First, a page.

The start of the New Year is a busy time for Britain’s A-level students.
The main deadline for UK university applications is January 15th. And for students across the UK, it is the culmination of soul searching (and googling) to put together their shortlist.
This year, for the first time, I experienced this process as a parent. What I learned intrigued me and VitalSource have supported me in digging deeper as part of their new ‘Focus on…’ series.
As an edtech consultant, there is a huge focus on buzz words like ‘student satisfaction’, ‘efficacy’ and ‘learning gain'. Engaging with the university selection process first-hand, I expected to encounter the same familiar issues. However, at open days across the UK, talking to students and listening to the conversations around me, I was surprised by how different their priorities were. And this wasn’t just due to being dazzled by shiny new accommodation blocks or because they were sucked in to debates on the impact of unconditional offers. Despite being weighed down with prospectuses and rankings information, young people appear to have a huge information gap regarding what university will actually be like. This gap could help explain drop-out rates and why students are consistently less happy and more anxious than other young people.
To find out more, I dug into industry reports and papers, but I also wanted to hear from the students themselves. From September 2019 through to December, I carried out a series of in-depth interviews. I spoke to applicants about how they were making their selections; their processes, their priorities, their underlying concerns. I met current students and recent graduates and asked them about their experiences at university. I asked how they had made their selection, and if they felt they’d considered the right factors.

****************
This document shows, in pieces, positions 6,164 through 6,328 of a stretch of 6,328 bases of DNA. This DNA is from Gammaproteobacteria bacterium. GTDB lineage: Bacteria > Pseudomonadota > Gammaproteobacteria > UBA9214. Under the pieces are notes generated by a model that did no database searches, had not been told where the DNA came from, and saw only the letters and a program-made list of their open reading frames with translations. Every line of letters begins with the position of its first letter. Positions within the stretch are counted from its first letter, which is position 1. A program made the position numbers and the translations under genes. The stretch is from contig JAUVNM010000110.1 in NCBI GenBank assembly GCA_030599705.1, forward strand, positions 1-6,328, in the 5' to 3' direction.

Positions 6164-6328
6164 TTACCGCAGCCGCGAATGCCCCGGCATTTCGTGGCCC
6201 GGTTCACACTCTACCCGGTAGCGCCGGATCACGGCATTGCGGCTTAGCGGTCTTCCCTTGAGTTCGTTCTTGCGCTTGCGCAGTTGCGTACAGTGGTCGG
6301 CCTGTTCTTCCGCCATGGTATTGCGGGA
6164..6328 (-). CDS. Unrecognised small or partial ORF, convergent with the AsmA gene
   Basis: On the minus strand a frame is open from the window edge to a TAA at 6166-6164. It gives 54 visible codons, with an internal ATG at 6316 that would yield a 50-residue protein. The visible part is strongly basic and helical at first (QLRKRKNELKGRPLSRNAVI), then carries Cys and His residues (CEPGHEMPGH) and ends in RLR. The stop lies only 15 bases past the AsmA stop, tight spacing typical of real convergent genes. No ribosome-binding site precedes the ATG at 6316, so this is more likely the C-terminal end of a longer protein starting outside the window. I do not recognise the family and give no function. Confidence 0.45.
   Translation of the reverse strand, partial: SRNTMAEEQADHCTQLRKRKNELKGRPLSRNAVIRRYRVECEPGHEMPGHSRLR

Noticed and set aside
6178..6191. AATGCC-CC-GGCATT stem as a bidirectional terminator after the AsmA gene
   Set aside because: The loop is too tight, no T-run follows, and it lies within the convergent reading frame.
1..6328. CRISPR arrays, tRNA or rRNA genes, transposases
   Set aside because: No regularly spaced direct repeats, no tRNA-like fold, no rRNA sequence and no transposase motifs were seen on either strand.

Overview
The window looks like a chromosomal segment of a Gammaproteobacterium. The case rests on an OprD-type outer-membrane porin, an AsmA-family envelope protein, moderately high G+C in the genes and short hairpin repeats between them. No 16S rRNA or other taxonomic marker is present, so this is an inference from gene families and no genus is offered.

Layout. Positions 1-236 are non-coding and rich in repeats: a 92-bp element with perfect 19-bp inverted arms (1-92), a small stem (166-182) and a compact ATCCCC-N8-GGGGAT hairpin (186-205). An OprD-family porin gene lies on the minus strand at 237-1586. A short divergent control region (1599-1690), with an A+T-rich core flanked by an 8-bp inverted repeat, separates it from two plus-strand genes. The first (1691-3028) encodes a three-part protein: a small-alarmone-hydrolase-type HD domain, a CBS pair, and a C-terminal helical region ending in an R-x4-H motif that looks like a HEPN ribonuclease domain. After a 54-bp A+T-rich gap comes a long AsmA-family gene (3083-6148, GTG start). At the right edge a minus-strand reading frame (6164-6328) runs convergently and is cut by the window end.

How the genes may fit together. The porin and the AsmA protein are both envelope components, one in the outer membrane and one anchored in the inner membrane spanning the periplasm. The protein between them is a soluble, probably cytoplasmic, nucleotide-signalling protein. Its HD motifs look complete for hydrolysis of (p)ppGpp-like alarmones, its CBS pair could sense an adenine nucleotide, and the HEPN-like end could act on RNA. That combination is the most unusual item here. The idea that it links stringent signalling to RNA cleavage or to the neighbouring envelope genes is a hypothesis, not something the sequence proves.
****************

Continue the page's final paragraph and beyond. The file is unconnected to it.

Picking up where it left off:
Through the various sources, six key clusters or attributes emerged: Reputation, Career Impact, Teaching Quality, Support Services, Location, and Belonging. The importance of each cluster changes as students move through the different stages of the university journey. Reputation and Career impact appear more important during the selection phase. Teaching Quality and Support Services become more important for current students. Location and Belonging are important throughout.
This change appears to be driven by everyday events in student’s lives. It is impossible for sixth formers to imagine life after A Levels, let alone anticipate what will matter to them once they have left home and stepped into the unknowns of university. Of course, they don’t imagine they will be taught by lecturers who are disinterested. They don’t expect to feel lonely and unsupported. And, if things go wrong, they confidently expect robust processes to put them right quickly. Once at university, they discover these experiences are common. And it is only when they reach university that they fully understand what they need - what good provision and poor provision look like, and how to describe them.
Increasingly technology is giving sixth-formers a sneak preview of university life. Universities are using Instagram to engage with students in their own space. For example, Royal Holloway University created a student-life playlist for YouTube and ran Virtual Open Days. The University of Bath ran web chats and student Instagram take-overs. As well as connecting students, social media provides channels for universities to provide information, show off their location and make potential applicants feel as though they are already part of a community. Open days and taster lectures can be supplemented by forums like The Student Room where current students answer the questions applicants would never think to ask. This eWOM(electronic word of mouth) has the potential to change the student decision making process and bring recruitment and retention goals closer.
If you were a student in 2020, what would help you to choose the right university?
Keep an eye out on LinkedIn for the full research paper, coming soon!